European Civil Protection and Humanitarian Aid Operations

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Kenya by Bertha Wangari
© EU/ECHO/Bertha Wangari

Kenya hosts 470 000 refugees and asylum seekers from neighbouring countries who are fully dependent on humanitarian assistance to cover their basic needs. Voluntary repatriation of Somali refugees has continued, in spite of insecurity, drought, and forced evictions in their home country. The European Commission continues its long-standing assistance to refugees in Kenya and responds to disaster-related emergencies.

What are the needs?

Increasingly unpredictable weather means food insecurity for millions of Kenyans. Despite the long rainy season, 700 000 people continue to face critical food shortages. Heavy rains from March to April of this year caused massive flooding in 40 out of the country’s 47 counties and led to the displacement of over 320 000 people and 197 deaths. With the onslaught of rain, rivers and dams overflowed, destroying cropland, food stocks, houses and other infrastructure.

Nationwide, 556 000 children and pregnant or breastfeeding women are malnourished. 100 000 children suffer from severe acute malnutrition and require life-saving treatment. Meanwhile, cholera remains a major public health concern, with active outbreaks in seven counties. Since January 2018, more than 5 400 cases and 77 deaths have been recorded. Four counties also reported an active outbreak of Rift Valley Fever.

Kenya hosts nearly half a million refugees and asylum seekers mainly from South Sudan, Somalia, and the Great Lakes region. Kenya has an encampment policy meaning refugees are mainly confined to camps and almost entirely dependent on aid. Lack of funding has led to food ration cuts for many refugees. Since the beginning of 2018, about 5 470 Somalis have been assisted to voluntarily return to Somalia despite insecurity and lack of basic services back home.

Kenya country map
How are we helping?

Over the years, the European Union has maintained its humanitarian support for refugee operations in Kenya, while also focusing on building the resilience of communities in the arid north and the capacity of authorities to prepare for emergencies.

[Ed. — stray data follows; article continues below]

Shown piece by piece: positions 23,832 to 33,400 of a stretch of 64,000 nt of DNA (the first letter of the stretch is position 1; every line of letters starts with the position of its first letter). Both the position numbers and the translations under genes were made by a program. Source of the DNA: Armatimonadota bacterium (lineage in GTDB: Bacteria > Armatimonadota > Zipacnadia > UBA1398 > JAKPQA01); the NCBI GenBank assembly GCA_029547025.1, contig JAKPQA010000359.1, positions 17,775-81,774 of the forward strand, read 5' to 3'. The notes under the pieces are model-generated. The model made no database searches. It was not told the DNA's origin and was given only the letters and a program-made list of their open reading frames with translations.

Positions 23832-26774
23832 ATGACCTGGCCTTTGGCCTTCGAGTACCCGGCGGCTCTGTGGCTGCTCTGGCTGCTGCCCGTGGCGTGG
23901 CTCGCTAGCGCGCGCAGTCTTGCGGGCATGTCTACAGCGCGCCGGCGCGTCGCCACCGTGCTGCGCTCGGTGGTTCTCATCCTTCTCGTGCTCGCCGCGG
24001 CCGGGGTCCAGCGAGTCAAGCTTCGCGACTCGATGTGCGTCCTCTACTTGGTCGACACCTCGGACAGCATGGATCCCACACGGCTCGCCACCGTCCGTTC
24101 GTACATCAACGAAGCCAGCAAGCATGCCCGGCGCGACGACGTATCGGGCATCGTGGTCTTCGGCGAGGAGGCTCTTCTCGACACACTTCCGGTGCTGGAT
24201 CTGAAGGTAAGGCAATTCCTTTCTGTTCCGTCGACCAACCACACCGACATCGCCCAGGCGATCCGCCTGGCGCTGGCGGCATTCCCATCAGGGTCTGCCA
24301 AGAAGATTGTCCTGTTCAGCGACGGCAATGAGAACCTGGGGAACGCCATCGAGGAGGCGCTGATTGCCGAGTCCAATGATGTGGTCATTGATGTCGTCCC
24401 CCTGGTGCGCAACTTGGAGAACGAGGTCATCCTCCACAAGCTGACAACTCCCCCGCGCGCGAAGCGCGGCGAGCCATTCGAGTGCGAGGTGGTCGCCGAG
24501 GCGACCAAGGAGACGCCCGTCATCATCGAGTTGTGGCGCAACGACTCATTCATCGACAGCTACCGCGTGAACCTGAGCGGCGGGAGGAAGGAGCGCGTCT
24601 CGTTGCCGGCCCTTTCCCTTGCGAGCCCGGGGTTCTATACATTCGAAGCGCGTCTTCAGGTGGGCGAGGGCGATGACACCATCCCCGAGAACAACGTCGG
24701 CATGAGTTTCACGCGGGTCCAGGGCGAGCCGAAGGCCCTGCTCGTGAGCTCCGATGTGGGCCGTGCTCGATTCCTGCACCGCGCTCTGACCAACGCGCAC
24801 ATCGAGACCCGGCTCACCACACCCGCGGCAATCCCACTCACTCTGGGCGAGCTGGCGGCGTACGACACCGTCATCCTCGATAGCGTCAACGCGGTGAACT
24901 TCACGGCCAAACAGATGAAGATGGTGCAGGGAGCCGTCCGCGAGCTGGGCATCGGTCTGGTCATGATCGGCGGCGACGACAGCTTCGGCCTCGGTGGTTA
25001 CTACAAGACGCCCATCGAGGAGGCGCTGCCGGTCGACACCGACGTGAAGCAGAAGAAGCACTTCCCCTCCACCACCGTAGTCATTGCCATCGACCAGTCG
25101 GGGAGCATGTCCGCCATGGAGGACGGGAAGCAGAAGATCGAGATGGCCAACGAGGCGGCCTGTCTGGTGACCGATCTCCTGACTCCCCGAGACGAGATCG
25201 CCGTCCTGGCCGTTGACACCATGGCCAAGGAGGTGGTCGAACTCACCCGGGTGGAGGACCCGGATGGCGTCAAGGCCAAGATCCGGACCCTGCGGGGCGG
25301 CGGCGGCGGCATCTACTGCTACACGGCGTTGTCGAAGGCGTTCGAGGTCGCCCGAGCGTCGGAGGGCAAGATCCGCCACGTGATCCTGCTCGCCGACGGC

In 2018, the EU has allocated €11.5 million in humanitarian funding to assist refugees in Kenya, and  communities living in arid areas to cope better with drought and flooding. Of the allocated funds, €1.5 million was to assist flooding victims across the country. The EU has provided over €120 million in humanitarian funding to Kenya since 2012.

In Kakuma and Dadaab refugee camps, the EU continues to support basic life-saving services such as food assistance, health care, nutrition, water, sanitation and hygiene (WASH), protection, and education. Funding also allows for the registration of newcomers and the overall running of the camps.

The EU funds electronic food vouchers that replace part of the refugees’ food rations. A programme dubbed Bamba Chakula (‘Get your food” in Swahili) has been rolled out through the popular M-PESA mobile money transfer system. This programme provides refugees with more options as they can choose which food to buy, thus diversifying their diet while helping the local economy.

EU-support has helped to set up health facilities with comprehensive services, including in-patient wards, and cater to both the refugee and host population. Clean water, sanitation facilities and hygiene promotion are also given priority as they are vital and prevent children from getting sick and malnourished. Efforts are made to ensure that the environment in the camps is made safer, especially for children and women who make up 79% of the population, through local committees tasked with ensuring the safety of their local communities.

The EU contributes to the education of refugees and young people by offering learning opportunities for over 130 000 pupils enrolled in schools in Dadaab and Kakuma camps. A special learning programme was devised for young people and adults whose education was interrupted due to conflict.

In the refugee camps of Dadaab and Kakuma, the EU also supports humanitarian partners to care for survivors of sexual and gender-based violence and to work with communities in the camps to prevent such violence.

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